National Stuttering Association

Purple and turquoise starburst with the letters NSA in the middle.
A cheerful man holding a camera looks upwards, wearing a vibrant patterned shirt against a yellow background with a quote about being an artist.

We first met Nate Crawford, the product and lifestyle photographer and videographer behind Crawford Captures Photo & Film in 2018 when he was a college student promoting his food blog TermiNatetor Kitchen. We were thrilled to reconnect with him and learn more about his exciting career!

A self-proclaimed iced chai aficionado, Nate fell in love with cooking, baking, and photography at 18. He is also a person who stutters.

After graduating from Eastern Illinois University, Nate began working full-time in the hospitality industry and continued his journey into food photography in his off-hours. Over time, he found himself spending more and more hours on his photo work outside of his full-time job.

When the Covid-19 pandemic brought the hospitality industry to a dramatic halt in early 2020, he took it as an opportunity to explore a full-time career in food photography.

He gave himself three months. In April 2021, he took the leap. 

“I haven’t looked back since,” he said.

As a self-employed food photographer, Nate now spends more time and energy with clients than ever before. In addition to being the man behind the camera, he is also the face of his own brand. With that responsibility comes a reckoning with how he communicates with his clients and his audience.

“For myself, I’ve been pretty open about stuttering with contacts and brands,” he explained. “Any sort of first call we have, I’ll share that, ‘Hey, I stutter, here’s what that’s like, and just be aware of it. If there’s any point where I say anything and you don’t understand, I’m happy to repeat anything.’

“For me, being open and honest and presenting the information upfront, it helps me know we’re fine.”

In addition to more creative autonomy and professional flexibility, becoming self-employed has given Nate another unexpected benefit—having more control over when he interacts with clients, which he considers meaningful as a PWS.

“It’s interesting, that when I was in my old jobs, I would have meetings and calls and other items placed on my calendar. There were a lot more forced conversations, where I had less control over whom I spoke to and when,” he said.

“Now I choose who I have calls with, who I have on set, and who I book. There’s a lot more control over the folks I get to work with. From a stuttering perspective, having more control of those sorts of things is really helpful.”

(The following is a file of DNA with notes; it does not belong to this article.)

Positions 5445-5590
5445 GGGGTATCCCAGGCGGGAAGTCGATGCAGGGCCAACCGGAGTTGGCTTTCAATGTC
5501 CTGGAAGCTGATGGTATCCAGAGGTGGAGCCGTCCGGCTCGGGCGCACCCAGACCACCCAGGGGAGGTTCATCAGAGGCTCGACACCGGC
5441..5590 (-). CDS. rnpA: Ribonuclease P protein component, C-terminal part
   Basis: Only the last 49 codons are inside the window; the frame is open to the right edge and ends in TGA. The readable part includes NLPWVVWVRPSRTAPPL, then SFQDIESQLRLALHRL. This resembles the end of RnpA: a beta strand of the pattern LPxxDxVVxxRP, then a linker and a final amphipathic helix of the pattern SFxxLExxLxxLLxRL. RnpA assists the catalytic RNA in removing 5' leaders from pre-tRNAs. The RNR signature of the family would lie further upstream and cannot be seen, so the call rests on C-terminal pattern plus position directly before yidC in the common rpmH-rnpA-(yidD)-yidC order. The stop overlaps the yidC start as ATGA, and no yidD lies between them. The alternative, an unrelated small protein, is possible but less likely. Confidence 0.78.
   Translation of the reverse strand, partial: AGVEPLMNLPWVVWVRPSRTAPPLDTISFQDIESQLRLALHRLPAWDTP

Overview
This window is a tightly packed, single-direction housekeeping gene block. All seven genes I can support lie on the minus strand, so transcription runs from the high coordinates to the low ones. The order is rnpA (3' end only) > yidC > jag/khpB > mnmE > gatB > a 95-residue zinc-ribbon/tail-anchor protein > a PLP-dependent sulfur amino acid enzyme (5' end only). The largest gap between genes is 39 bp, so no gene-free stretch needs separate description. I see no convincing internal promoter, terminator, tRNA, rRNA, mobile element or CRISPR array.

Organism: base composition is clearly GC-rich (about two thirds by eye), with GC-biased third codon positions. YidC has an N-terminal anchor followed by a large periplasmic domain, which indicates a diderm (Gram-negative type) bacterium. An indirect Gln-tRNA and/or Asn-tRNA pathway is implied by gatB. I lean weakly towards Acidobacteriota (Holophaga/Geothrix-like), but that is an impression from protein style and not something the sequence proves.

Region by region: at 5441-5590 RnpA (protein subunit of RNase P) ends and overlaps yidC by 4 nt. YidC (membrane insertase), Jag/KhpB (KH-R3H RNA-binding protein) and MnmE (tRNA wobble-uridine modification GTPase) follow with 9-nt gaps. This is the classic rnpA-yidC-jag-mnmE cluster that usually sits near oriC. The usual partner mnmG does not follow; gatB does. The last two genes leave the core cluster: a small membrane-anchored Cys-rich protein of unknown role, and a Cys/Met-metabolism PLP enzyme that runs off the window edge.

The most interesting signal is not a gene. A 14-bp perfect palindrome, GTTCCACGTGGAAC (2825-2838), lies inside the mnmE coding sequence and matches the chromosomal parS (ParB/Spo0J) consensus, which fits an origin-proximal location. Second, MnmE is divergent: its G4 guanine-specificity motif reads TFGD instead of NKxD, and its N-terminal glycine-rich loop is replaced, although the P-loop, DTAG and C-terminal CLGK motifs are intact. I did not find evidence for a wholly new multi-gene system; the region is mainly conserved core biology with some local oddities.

He also enjoys the variability in his work—ebbing from jam-packed shooting schedules some weeks to slower periods when he focuses on business tasks and other behind-the-scenes responsibilities. But the highlights are when he’s on set, working and communicating with others.

“Being on a set and having a team there, the brand there, it’s a fun time. There’s food, there’s music, we’re laughing, we’re having fun, we’re creating art,” he said. “Growing up in a small farm town where no one was disabled let alone stuttered, it can feel isolating, it can feel like you’re alone. But the world is very big, and there’s so many opportunities to meet others and learn and to realize you’re not alone.”

Today, those shoots include setups for national brands, from Calphalon, Ruggable, and Roti to specialty purveyors including Godiva Chocolate, Robert Mondavi Private Selection, and Garrett Popcorn Shops. He credits years of hard work with improving his art, his confidence in speaking, and ability to communicate effectively.

 He finds it easy to connect the dots between food, creativity, and communication. He views each as an opportunity to grow and express himself. That means not only continuing to expand his business, but also engaging in opportunities such as public speaking, presenting at conferences, and leading courses.

A man with a beard, wearing a denim jacket, smiles while taking a photo of pastries and a coffee on a café counter with his dslr camera.

“It could be challenging, when I was starting out cooking and doing photos,” he said. “Putting myself out there takes courage, and it’s not easy. I think when anyone who stutters speaks, that’s important. Folks who don’t stutter don’t understand how much effort that takes.”

A fan of photographing pasta (“It’s always pretty,” he advises) and an accomplished baker in his own right, Nate’s hard work has now been acknowledged on an international stage as a 2022 finalist for the International Association of Culinary Professionals Best Commercial Food or Beverage Photograph.

It’s a tremendous landmark to reach for a PWS whose journey began taking pictures of dorm room cuisine on an iPhone 6. 

“If I’ve learned anything from being in this space and cooking and photos—this process of being an artist has helped me understand the power of my voice. It’s helped me be able to translate how I feel in a way where it’s exact,” he said. “There’s no fear behind it or hesitation behind it, and what I’m trying to convey is exactly what I think and feel. And there’s sort of a beauty in that.”